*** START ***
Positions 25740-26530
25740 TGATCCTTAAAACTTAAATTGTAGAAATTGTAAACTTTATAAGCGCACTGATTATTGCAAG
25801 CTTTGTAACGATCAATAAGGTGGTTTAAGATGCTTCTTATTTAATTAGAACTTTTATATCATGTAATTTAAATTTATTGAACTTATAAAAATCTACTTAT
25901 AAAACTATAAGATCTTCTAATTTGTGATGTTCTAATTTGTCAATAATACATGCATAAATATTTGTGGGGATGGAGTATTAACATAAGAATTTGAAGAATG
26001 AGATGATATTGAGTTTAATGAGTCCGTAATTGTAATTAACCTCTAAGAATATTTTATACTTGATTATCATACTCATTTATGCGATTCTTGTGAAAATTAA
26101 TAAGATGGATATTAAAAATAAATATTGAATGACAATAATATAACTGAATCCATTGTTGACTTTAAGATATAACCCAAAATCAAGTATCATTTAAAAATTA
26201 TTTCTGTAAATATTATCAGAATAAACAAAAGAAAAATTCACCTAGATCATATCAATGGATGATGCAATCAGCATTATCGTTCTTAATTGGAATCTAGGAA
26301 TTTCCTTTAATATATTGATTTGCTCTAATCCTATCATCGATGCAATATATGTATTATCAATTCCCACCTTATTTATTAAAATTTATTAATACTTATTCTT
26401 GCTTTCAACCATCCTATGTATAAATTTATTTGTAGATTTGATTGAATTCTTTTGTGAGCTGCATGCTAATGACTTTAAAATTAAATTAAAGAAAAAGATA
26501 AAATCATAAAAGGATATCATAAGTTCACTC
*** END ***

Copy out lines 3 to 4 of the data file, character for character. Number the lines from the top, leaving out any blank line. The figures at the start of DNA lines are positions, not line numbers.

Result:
25801 CTTTGTAACGATCAATAAGGTGGTTTAAGATGCTTCTTATTTAATTAGAACTTTTATATCATGTAATTTAAATTTATTGAACTTATAAAAATCTACTTAT
25901 AAAACTATAAGATCTTCTAATTTGTGATGTTCTAATTTGTCAATAATACATGCATAAATATTTGTGGGGATGGAGTATTAACATAAGAATTTGAAGAATG